By David Price
Along with Google search, Wikipedia has become the first point of reference for most of us. Wikipedia’s first incarnation, Nupedia, relied upon the authority of academic experts to provide quality control for Jimmy Wales’ first attempt at an online encyclopedia. After months of peer-review, only a handful of articles had appeared on Nupedia. Wales decision to ‘go open’ not only allowed Wikipedia to flourish, it led to the emergence of the "pro-am" (an amateur who possesses professional levels of expertise). The initial academic concerns over the reliability of information in Wikipedia articles have now largely dissipated, assuaged by an army of volunteers, who correct over half the cases of "vandalism" in less than four minutes. It is a powerful example of a self-correcting organism. The story of Nupedia and Wikipedia points to a profound shift in the direction in which knowledge travels. Until relatively recently, knowledge only ever trickled down. Now it spreads laterally. At least, it does in the social space. In formal centers of learning, old habits die hard.
The tension between open, social learning and the formal, enclosed variety is becoming untenable. Today’s students often have more computing power in their pockets, on their mobile phones, than the PCs in the outdated computer lab–-but they are usually prevented from using it. The students’ personal learning networks of friends, forum users, Twitter followers and Facebook friends provide a rich source of knowledge gathering when they are at home, but use of such networks is excluded from their classrooms. It is little wonder that teachers experience immense frustration in trying to keep their students’ attention.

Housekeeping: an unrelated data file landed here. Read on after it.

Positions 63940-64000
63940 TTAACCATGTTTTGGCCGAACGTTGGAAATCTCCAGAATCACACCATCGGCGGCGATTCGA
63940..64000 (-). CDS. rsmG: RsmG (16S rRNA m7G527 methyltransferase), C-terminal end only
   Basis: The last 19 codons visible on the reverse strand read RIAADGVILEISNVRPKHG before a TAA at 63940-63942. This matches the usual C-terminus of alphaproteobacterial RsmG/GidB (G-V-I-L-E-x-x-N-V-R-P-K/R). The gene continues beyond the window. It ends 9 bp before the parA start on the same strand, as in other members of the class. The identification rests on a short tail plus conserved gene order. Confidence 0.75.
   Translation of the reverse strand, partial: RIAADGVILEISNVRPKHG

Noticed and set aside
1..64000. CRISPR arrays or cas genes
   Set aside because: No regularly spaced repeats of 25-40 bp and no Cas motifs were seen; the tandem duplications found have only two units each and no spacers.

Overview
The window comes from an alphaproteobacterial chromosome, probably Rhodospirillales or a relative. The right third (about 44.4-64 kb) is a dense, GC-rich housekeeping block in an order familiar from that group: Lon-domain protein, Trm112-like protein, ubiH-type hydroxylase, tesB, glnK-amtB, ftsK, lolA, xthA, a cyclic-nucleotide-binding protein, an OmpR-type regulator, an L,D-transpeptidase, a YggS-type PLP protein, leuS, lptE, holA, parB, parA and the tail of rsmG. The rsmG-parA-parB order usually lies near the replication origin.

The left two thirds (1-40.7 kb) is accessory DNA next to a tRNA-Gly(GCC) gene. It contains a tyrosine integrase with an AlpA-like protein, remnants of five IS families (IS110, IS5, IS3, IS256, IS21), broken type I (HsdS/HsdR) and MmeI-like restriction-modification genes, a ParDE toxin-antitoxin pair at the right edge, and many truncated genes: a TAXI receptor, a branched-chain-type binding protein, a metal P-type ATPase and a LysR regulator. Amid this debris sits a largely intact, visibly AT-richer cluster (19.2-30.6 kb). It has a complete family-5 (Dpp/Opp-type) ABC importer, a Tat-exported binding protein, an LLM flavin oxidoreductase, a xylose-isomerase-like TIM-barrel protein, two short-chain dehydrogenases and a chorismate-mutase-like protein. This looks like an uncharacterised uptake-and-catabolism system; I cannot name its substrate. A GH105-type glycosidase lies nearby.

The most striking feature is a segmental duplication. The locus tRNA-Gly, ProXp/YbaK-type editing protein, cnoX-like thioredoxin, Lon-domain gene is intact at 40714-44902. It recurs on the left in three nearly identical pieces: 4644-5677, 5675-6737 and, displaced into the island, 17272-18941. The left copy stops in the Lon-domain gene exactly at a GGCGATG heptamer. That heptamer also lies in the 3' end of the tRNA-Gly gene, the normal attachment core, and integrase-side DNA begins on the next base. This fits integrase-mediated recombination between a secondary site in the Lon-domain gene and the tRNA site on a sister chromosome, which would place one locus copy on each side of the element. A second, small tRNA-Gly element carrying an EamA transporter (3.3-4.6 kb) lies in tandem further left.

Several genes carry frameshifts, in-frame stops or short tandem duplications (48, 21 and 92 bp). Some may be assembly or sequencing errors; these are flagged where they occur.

In order to see a rise in the proportion of students who class themselves as engaged in school, we must build a better understanding of how they are learning outside school and take account of that in our learning and teaching practice. There are (at least) six powerful motivations fueling learning socially. I call them the Six "Do-Its" and explain them as follows.
1. DO IT YOURSELF
Clay Shirky (Shirky, 2008) identified the rise in mass online collaboration, speculating that, in the future, such collaboration would extend from "knowing about" into "taking action." He did not have long to wait. Organizations like Ushahidi use open source technologies to bring little-known social and political issues to a global audience. They are "working towards a world where open, effective and participatory governance is the norm, not the exception." Such intermediaries are democratizing learning by removing entry barriers and making it active and empowering.